By Jack Merrill
The employment-at-will doctrine has survived challenge after challenge in Massachusetts courtrooms. It provides that the employer/employee relationship is a bargain between parties of relatively equivalent bargaining power. Either employer or employee, then, is free to terminate the relationship at will. The only exceptions to the rule emanate from statutes (anti-discrimination laws, for example) and narrow exceptions to the at-will doctrine that prevent employers from firing employees for reasons that violate established public policies.
Employees have made numerous efforts to expand the exceptions by arguing that they were fired for reasons that controvert public policy. In most cases, their efforts fail. One attack involved a single mother who was fired for refusing to work long hours. She sued her employer and claimed that her firing violated an established public policy that favors the care and protection of children. Working until 10 p.m. nightly, she claimed, would cause her to neglect her child, who did not have a second parent at home.
Once again, however, the court declined the employee’s attempt to broaden the narrow exceptions to the at-will doctrine. In affirming a judgment for the employer, the court concluded that the at-will rule cannot be set aside based on the “special domestic circumstances” of a single employee.
Exceptions to the at-will doctrine remain extremely narrow. Under the rubric of “public policy,” the courts protect employees who are fired for asserting legal rights and doing what the law requires. Typically, the public policy exception is applied to employees who serve on juries, file workers’ compensation claims, or testify at criminal trials. Virtually anyone else can be fired at the discretion of employers, even when the boss acts in a way that others find distasteful or even dishonest.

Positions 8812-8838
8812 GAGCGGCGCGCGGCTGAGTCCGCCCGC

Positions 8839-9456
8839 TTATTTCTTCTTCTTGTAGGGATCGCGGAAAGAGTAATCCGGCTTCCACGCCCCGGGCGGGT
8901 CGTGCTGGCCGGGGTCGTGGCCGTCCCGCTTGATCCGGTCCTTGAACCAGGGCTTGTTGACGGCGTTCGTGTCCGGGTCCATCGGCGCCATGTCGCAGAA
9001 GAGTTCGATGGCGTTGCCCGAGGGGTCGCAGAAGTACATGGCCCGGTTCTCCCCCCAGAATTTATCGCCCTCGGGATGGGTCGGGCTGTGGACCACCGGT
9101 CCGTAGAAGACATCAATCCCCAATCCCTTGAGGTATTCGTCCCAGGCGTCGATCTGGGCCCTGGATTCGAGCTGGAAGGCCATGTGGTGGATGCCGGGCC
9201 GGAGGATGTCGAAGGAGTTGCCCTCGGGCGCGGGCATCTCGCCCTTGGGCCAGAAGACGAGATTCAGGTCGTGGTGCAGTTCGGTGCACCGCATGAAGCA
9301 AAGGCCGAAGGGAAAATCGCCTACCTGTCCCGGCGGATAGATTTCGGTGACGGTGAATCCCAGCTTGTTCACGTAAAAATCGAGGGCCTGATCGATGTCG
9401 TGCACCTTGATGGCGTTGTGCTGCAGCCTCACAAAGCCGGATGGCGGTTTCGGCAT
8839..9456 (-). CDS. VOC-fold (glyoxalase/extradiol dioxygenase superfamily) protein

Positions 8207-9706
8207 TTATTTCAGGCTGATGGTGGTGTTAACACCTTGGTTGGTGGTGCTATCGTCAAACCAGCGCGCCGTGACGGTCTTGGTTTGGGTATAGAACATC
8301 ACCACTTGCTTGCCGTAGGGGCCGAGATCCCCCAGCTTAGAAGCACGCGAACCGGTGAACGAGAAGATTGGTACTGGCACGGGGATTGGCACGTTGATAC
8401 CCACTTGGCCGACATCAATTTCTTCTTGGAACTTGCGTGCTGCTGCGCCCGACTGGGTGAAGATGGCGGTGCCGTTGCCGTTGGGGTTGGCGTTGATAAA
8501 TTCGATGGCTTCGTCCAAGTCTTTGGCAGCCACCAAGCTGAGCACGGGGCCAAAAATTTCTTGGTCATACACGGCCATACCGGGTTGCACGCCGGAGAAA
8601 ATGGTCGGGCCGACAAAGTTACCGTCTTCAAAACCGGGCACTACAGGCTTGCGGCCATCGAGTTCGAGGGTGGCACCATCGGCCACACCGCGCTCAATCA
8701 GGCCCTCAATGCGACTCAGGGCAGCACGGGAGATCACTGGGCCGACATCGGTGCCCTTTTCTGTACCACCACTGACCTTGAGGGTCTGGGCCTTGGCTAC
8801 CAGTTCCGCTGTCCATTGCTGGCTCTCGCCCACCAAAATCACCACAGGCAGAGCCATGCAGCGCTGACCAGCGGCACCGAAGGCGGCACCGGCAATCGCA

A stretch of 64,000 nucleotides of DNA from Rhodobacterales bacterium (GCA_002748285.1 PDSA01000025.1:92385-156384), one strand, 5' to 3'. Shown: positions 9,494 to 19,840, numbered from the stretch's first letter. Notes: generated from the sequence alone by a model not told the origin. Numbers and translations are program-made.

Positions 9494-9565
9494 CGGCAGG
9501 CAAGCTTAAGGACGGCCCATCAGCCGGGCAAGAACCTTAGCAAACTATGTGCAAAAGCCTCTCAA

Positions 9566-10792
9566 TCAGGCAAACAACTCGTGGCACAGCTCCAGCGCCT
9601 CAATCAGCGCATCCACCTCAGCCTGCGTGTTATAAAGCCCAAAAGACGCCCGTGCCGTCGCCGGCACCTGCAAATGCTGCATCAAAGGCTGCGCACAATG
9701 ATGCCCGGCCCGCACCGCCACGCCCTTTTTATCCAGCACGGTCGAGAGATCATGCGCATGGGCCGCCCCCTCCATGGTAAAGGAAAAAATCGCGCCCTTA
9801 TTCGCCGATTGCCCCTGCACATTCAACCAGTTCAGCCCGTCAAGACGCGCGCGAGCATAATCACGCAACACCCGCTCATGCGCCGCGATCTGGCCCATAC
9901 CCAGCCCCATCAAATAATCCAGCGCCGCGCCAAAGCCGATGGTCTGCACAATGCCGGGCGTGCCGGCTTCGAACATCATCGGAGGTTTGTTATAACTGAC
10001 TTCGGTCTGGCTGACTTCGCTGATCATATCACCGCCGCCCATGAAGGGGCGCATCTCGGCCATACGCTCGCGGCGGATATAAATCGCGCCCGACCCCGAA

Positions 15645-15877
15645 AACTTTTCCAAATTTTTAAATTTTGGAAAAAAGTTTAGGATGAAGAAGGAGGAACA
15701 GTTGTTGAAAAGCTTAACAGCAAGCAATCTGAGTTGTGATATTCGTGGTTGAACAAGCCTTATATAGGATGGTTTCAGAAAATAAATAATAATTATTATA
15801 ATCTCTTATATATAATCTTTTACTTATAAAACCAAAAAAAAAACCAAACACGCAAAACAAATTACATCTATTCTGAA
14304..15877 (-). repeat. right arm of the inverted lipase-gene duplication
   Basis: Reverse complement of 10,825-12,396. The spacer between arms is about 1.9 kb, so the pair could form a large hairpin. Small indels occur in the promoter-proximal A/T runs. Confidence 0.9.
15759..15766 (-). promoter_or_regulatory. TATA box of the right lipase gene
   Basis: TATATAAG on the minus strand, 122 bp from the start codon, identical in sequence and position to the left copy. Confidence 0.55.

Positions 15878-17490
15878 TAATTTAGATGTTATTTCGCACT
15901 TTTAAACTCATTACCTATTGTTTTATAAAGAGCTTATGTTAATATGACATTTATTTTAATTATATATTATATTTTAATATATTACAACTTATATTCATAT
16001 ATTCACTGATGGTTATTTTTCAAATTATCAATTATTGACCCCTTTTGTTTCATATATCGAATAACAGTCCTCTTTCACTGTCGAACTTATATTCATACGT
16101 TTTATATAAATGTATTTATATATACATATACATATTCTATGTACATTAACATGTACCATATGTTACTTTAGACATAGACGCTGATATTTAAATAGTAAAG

In recent years, Massachusetts courts have declined to protect employees who refuse to take mandatory drug tests, complain internally regarding company trade practices, or participate in shareholder derivative suits. The rationale that underpins the courts’ decisions focuses on the perceived bargain between employers and employees under which parties agree that either may walk away from the relationship at any time.
It is only when the courts identify an exceptionally strong public policy reason to avoid job termination that they act to protect employees from firing. For example, employees cannot be fired for refusing to give false testimony against co-workers. Nor can they be terminated for reporting criminal activity at work, whether the report is made internally or to public authorities.
As a practical matter, legitimate grievances for wrongful termination are few and far between. Of the numerous inquiries received by attorneys, most are not candidates for litigation. Employees and employers alike are typically told that the courts will not be likely to stand in the way of an employer’s right to fire an employee.